Twitter didn’t do itself any favors Wednesday when it censored a New York Post story that revealed Hunter Biden’s emails to a Ukrainian official attempting to set up a meeting with his father, Vice President Joe Biden.
But Twitter’s excuse for their censorship—their claim that they disallow sharing of information retrieved from hacked materials—was almost worse in many ways, not least because it put the spotlight on Sen. Sheldon Whitehouse (D-RI). A day earlier the Whitehouse used hacked materials to make a case while lecturing Supreme Court nominee Amy Coney Barrett that the Bradley Foundation uses “dark money” to stack the judicial system in conservatives’ favor.
What did Whitehouse use to make that claim? A trove of documents obtained from a hack of the Bradley Foundation, allegedly by Russians.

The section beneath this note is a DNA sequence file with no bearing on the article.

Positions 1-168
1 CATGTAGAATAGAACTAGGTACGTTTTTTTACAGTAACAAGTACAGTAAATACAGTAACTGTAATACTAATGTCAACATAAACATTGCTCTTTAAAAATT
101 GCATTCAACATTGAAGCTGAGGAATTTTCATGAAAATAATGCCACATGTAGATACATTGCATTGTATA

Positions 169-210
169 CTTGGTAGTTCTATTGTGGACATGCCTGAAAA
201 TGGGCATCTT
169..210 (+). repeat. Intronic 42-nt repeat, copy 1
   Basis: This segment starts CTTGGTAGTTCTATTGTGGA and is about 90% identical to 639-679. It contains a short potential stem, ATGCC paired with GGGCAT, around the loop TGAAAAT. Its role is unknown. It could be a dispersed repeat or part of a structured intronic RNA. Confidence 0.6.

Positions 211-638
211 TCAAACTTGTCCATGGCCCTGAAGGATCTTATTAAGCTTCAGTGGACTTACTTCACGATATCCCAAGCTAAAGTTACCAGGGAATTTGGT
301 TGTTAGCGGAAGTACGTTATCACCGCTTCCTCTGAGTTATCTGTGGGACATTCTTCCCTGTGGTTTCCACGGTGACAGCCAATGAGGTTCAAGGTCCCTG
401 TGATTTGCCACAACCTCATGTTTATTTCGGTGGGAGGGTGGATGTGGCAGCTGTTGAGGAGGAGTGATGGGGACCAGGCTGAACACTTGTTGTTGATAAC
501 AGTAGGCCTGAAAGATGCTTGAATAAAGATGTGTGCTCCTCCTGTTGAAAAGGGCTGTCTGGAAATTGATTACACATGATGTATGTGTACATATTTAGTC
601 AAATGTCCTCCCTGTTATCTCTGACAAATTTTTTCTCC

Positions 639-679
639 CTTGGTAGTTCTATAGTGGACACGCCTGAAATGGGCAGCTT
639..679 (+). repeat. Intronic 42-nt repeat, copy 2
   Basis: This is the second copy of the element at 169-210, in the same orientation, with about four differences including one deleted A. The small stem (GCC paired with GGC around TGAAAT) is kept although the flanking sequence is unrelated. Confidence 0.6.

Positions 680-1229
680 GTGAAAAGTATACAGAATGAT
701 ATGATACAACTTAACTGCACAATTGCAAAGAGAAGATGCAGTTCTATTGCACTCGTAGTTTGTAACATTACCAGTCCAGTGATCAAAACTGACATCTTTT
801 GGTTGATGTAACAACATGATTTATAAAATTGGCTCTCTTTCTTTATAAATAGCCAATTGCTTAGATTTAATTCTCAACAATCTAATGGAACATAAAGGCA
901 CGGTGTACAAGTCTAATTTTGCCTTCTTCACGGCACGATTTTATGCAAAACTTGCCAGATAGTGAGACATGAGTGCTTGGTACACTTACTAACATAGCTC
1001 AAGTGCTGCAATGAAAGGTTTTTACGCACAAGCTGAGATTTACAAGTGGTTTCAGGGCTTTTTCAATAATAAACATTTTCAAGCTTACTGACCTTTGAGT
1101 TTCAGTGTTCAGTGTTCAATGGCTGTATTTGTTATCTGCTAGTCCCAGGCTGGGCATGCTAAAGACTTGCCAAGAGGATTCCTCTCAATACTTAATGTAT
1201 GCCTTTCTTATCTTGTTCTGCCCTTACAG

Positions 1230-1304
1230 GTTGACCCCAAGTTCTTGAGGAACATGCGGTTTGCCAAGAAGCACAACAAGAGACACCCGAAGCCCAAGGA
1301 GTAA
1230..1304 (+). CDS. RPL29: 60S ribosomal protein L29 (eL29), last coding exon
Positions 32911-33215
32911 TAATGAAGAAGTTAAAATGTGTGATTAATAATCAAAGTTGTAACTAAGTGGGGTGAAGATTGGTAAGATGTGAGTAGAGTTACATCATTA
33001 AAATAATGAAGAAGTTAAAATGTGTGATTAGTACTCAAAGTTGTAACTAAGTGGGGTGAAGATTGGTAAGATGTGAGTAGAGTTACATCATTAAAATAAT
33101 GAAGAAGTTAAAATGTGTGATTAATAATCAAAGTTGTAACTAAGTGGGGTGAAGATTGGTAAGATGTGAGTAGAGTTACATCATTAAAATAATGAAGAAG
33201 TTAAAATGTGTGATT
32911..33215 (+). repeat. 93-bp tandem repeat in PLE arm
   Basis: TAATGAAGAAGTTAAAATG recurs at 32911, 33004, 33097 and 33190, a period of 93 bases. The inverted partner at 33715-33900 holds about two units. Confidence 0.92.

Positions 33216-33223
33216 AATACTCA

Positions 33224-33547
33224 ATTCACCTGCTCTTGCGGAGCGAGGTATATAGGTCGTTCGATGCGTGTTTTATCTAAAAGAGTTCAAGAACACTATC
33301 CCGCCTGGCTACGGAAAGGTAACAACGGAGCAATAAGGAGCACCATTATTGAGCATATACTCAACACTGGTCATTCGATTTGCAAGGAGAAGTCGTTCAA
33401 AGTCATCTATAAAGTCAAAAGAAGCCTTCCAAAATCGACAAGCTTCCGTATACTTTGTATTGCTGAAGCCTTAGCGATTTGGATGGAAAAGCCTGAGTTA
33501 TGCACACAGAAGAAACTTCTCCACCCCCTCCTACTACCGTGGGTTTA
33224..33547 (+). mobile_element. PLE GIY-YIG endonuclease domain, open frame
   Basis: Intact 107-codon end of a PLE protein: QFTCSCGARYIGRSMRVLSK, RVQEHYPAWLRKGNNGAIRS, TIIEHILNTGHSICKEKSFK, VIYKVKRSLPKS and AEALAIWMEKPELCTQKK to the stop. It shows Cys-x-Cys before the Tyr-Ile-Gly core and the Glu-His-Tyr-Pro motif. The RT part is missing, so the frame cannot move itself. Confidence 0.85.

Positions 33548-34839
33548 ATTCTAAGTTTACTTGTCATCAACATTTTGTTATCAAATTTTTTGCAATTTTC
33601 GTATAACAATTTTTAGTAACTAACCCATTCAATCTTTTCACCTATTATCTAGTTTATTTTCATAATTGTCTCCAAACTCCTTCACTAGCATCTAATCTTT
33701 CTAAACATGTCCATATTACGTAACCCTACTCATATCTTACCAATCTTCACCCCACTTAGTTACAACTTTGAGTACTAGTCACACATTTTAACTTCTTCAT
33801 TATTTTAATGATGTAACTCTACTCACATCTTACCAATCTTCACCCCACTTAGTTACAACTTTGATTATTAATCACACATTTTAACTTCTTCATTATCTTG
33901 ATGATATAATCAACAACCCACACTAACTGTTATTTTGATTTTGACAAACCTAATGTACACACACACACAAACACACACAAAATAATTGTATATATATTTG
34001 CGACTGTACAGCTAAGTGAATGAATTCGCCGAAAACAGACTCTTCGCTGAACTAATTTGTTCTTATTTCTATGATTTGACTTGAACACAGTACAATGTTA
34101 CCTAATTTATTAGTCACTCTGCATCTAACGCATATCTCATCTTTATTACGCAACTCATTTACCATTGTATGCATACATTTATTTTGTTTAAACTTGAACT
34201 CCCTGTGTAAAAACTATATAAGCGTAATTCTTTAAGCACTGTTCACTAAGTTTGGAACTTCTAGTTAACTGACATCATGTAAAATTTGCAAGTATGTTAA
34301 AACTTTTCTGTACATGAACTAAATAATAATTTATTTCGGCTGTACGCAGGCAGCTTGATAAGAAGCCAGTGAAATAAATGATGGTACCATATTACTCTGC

In his Judiciary Committee time on Tuesday, Whitehouse declined to ask Barrett a single question, choosing instead to harangue the judge and anyone watching about conservative “dark money,” in which he displayed internal documents from the conservative Lynde and Harry Bradley Foundation in Milwaukee, a group Whitehouse has vehemently criticized.
Whitehouse had the documents, including emails, only because they were hacked. While it may not constitute outright Whitehouse-Russian “collusion,” the senator must have known their source: widely understood to be Russian intelligence.
The New York Post, censored for suspected use of “hacked materials,” is denying Twitter’s accusation. Whitehouse will make no such denial because he clearly used hacked materials to source his absurd lecture on “dark money.”
Does Whitehouse or the Senate Judiciary Committee have a hacked materials policy? Will Twitter lock Whitehouse’s account? Will Facebook take steps to limit distribution of this part of Whitehouse’s “questioning”? Or are Twitter and other Big Tech companies the only arbiters of what constitutes “hacked” materials and how they can appropriately be used?